Cast your mind back a decade to the 2006 World Cup: those hallowed days when Peter Crouch was entertaining the nation with his robot dance, and when a fresh-faced Wayne Rooney still had a full head of his own hair.
England’s centre-backs for that tournament? Chelsea captain John Terry, Manchester United stalwart Rio Ferdinand, Sol Campbell, fresh from a Champions League final in which he headed in the opener, and Jamie Carragher, who himself won the CL title a year prior. (That’s without even mentioning the supremely gifted Ledley King, or Real Madrid’s Jonathan Woodgate, both of whom were left at home).
It was truly an embarrassment of riches for then-manager Sven Goran Eriksson, who, if necessary, could have happily swapped out his two first choice picks without fearing a significant drop in quality. The Three Lions duly went through the tournament with a stellar defensive record, knocked out only on penalties after a goalless quarter final draw with Portugal (but let’s not go there).
Fast forward a decade, and England’s centre-back options are looking a little more threadbare.
Manchester United duo Chris Smalling and Phil Jones were once tipped to be decade-long mainstays for club and country, but both are now in their early 20s, and yet to live up to the hype of five years ago.
Chris Smalling following up some decent defending by dribbling straight into another German. That's what playing with Phil Jones does to you
— UNILAD Football (@UNILADFooty) March 22, 2017
£40m man John Stones, meanwhile, continues to make calamitous mistakes for City, and the likes of Michael Keane of Burnley and Middlesbrough’s Ben Gibson – although showing plenty of promise for relegation-battling teams – have plenty to prove at the top level.
Even the elder statesman of the group Gary Cahill, shining this season in Conte’s rock solid back three, is by no means an elite level centre-back (and, at 31, probably only has one major tournament left in him).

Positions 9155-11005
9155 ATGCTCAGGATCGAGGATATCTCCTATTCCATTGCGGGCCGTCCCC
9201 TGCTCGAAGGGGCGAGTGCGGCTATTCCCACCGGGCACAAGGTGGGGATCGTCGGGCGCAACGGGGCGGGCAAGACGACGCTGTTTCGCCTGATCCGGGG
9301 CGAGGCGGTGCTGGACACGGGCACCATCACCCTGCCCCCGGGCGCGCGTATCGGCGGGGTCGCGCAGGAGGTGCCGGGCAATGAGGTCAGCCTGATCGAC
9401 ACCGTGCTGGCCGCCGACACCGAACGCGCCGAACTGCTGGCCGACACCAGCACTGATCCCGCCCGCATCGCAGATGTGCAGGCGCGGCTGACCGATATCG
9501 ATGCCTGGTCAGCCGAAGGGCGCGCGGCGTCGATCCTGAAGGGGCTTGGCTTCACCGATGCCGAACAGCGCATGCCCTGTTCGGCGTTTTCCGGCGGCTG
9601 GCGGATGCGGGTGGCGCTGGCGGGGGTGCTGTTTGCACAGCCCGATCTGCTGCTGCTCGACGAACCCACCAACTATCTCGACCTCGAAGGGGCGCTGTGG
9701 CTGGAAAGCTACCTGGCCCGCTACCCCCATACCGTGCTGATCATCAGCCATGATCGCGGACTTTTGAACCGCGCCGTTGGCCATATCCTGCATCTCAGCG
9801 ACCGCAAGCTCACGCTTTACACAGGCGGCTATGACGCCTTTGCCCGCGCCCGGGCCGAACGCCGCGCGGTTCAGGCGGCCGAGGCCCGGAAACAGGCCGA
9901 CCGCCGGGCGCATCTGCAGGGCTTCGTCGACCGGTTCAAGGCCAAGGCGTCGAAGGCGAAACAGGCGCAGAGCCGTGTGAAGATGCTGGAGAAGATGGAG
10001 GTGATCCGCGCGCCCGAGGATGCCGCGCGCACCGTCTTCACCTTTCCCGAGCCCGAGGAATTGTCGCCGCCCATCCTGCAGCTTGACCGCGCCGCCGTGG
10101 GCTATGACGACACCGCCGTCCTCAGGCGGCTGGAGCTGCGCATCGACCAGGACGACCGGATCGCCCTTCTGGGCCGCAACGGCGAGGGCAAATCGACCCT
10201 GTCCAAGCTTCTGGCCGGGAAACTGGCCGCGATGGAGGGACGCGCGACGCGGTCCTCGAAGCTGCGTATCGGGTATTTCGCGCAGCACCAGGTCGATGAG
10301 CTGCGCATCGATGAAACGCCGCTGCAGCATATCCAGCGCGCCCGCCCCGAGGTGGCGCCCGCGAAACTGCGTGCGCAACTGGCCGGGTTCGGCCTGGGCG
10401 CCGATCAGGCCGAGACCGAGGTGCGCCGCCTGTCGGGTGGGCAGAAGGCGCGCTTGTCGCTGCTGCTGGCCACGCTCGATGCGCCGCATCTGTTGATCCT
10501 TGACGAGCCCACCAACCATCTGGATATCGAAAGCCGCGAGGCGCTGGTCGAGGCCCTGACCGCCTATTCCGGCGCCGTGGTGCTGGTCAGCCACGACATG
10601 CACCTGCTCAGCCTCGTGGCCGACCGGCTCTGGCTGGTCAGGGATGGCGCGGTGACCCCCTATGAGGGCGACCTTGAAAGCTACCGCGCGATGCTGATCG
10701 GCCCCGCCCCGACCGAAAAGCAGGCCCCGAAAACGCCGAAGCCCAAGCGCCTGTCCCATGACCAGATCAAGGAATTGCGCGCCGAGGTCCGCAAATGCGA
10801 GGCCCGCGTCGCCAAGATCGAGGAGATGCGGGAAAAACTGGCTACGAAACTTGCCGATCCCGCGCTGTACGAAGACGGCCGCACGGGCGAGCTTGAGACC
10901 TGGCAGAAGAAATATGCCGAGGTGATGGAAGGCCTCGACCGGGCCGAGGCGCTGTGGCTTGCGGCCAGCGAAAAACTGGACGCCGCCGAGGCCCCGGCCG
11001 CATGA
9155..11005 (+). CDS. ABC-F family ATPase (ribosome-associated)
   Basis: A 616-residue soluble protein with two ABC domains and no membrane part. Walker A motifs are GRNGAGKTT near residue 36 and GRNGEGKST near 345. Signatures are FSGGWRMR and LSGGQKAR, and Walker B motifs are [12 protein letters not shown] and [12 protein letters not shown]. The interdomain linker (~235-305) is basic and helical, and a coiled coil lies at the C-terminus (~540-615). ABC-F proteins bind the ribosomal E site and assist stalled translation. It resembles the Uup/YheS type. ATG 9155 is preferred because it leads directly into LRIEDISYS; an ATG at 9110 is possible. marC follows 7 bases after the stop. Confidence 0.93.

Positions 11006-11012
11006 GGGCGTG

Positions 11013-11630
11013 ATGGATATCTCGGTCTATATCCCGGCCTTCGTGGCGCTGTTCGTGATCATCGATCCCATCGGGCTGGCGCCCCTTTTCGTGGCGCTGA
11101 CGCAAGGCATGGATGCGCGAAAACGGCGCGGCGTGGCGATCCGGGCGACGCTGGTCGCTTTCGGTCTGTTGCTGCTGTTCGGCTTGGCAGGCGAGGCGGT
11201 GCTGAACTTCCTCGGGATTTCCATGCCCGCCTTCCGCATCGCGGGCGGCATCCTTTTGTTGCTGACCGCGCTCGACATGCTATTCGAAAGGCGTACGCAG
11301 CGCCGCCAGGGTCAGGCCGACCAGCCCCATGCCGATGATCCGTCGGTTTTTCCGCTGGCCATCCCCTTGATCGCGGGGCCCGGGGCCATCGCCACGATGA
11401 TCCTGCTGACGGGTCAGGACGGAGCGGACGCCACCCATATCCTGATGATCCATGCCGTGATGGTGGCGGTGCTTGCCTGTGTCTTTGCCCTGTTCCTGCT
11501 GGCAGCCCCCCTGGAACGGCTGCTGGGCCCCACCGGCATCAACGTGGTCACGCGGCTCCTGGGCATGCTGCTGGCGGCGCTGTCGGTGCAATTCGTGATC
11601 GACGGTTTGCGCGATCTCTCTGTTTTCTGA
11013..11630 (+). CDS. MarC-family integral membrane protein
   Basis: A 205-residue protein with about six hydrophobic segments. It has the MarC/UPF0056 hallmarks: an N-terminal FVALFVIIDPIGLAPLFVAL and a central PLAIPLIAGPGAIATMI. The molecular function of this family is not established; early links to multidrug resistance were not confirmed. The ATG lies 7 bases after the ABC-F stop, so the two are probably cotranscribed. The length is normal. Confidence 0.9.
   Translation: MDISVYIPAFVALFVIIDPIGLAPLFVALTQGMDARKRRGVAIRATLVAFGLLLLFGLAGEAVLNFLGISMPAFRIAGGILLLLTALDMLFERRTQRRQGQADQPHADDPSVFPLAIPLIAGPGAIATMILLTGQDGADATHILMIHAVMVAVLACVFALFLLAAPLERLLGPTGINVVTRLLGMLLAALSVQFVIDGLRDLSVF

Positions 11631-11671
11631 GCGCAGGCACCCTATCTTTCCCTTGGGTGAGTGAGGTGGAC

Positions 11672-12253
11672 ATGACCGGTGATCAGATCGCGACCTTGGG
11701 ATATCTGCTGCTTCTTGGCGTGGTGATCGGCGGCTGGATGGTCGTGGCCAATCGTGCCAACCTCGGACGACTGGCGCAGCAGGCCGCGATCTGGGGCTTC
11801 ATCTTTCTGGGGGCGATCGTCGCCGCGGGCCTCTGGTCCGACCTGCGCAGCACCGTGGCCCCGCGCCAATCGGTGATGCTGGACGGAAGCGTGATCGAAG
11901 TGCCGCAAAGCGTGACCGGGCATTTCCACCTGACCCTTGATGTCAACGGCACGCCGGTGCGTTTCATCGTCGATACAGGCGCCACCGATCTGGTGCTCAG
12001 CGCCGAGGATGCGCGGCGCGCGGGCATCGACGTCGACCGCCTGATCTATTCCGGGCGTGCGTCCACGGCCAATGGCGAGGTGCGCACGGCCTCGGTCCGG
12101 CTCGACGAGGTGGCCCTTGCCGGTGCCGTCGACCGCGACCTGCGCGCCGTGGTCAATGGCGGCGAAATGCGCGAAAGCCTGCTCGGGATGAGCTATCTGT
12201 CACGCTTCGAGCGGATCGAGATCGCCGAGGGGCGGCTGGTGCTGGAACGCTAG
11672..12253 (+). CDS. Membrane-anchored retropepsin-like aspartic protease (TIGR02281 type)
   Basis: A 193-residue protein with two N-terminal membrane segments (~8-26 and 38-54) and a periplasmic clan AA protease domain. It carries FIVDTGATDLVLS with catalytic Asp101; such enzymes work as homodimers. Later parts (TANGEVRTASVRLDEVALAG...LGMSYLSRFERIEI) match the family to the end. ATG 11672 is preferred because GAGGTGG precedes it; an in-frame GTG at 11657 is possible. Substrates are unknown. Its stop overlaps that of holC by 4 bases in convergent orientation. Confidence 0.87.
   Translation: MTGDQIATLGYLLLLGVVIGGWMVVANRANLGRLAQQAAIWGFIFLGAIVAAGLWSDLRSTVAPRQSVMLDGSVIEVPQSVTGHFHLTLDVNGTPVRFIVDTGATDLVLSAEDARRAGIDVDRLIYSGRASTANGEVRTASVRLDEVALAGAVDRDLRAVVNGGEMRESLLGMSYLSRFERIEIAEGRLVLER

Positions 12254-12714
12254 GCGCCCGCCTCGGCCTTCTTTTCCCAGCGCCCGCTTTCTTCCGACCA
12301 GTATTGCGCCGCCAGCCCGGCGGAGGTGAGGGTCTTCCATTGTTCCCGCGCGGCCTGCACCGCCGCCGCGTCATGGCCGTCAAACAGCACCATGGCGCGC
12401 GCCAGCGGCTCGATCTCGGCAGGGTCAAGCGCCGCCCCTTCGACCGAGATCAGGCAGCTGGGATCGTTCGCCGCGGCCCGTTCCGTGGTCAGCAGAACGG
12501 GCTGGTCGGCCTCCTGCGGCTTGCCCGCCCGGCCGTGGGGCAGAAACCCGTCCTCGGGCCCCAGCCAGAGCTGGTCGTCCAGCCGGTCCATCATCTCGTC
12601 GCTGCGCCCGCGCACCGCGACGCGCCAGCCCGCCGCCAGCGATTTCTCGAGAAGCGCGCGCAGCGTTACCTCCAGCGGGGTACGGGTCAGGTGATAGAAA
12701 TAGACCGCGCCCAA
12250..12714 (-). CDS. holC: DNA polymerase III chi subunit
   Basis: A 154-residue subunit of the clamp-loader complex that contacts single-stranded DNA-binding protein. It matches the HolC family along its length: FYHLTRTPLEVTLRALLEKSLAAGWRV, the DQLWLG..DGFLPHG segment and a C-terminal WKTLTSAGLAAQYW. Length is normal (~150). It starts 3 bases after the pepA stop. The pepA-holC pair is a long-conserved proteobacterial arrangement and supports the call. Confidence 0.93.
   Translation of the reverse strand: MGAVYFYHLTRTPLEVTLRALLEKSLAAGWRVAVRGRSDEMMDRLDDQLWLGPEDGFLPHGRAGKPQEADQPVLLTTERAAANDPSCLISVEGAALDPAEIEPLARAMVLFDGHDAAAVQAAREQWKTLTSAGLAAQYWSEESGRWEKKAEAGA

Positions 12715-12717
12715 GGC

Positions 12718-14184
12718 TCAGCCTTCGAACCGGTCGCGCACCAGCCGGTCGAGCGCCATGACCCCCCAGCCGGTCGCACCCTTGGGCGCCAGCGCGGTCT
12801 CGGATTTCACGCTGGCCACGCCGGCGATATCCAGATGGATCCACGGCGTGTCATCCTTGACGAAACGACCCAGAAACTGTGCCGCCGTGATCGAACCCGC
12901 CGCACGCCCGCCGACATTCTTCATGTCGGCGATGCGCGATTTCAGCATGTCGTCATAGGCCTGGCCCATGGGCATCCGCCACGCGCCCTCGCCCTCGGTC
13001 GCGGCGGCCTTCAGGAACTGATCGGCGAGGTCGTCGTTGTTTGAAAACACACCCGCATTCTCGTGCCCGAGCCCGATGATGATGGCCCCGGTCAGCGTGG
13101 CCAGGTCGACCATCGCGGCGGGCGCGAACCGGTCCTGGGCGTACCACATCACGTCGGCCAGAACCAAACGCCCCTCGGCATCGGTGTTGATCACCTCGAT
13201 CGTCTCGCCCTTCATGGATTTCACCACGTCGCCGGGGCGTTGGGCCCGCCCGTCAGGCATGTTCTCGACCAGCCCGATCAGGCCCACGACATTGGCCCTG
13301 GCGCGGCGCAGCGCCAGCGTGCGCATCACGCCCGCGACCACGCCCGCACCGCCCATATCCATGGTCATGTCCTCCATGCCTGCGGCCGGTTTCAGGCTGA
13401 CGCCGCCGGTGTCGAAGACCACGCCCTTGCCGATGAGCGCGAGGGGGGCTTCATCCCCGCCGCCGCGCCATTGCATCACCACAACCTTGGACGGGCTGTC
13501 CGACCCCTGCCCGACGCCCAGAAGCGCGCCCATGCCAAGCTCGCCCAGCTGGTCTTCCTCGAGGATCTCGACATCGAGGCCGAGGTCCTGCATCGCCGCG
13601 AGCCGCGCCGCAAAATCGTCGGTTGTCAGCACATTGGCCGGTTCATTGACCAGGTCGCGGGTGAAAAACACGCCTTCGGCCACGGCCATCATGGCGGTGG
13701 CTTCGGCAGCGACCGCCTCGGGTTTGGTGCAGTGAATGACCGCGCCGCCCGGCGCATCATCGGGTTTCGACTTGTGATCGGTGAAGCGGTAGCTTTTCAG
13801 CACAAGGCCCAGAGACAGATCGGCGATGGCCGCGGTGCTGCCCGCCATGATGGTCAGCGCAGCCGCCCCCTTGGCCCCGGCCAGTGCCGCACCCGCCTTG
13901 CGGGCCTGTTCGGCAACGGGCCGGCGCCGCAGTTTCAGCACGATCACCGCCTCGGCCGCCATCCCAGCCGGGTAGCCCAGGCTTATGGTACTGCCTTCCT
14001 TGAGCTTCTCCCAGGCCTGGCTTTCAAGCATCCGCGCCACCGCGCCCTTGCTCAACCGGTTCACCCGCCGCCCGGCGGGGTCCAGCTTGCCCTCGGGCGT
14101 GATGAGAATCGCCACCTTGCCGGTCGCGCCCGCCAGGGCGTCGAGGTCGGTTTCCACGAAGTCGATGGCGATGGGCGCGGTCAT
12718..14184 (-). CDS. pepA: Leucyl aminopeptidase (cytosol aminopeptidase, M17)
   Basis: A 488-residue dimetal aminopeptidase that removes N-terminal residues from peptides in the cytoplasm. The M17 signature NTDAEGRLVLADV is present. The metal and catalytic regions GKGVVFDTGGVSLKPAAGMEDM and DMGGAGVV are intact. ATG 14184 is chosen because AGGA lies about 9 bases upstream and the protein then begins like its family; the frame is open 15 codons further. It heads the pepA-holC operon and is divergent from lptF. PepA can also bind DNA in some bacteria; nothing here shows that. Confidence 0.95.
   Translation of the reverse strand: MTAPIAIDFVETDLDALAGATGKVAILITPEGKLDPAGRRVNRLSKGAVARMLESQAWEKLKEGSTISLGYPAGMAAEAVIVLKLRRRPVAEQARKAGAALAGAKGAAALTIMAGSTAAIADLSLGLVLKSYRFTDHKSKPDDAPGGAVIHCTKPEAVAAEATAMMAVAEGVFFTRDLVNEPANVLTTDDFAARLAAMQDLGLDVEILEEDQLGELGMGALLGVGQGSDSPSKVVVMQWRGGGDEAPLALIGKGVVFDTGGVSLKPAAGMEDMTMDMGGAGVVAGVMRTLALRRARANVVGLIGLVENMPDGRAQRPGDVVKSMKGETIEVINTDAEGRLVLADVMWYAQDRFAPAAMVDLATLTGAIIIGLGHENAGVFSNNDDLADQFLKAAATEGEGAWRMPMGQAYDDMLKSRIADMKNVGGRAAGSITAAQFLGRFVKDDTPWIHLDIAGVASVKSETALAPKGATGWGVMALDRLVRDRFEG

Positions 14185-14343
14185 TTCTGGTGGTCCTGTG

Just how on earth has it come to this?
Firstly, shocking though it is for a nation of its size, England is essentially missing a generation of footballers. The fabled mid-2000s group that comprised of Lampard, Gerrard and Cole (as well as those aforementioned centre-halves) all hit their twilight years at the same time. Instead of experienced players in their mid 20s, the Three Lions turned to youngsters, because pickings from the generation just below – Hart and Rooney aside – were pretty slim. England had the youngest team at the Euros not because of the quality of their youth players, but because of the absence of anyone better.
To compound the matter, budding footballers are no longer so inclined to play at the back in an era when the annual Ballon d’Or list is flooded with number 10s and tempo-setting midfielders. That doesn’t matter so much when it comes to full-backs, because – as Jamie Carragher once observed – there is no shortage of “failed wingers” to plug the gaps, but centre-back is a much more specialised position.
That brings us onto perhaps the most important point: central defence is becoming an increasingly more difficult role to play in the modern game, what with false nines and Trequartistas and Geggenpressing. In some ways, England are (for once) following the global trend by failing to churn out top class centre-backs: it’s difficult to come up with a reputable top 10 list – and even more difficult for clubs to find viable transfer options. Just ask City.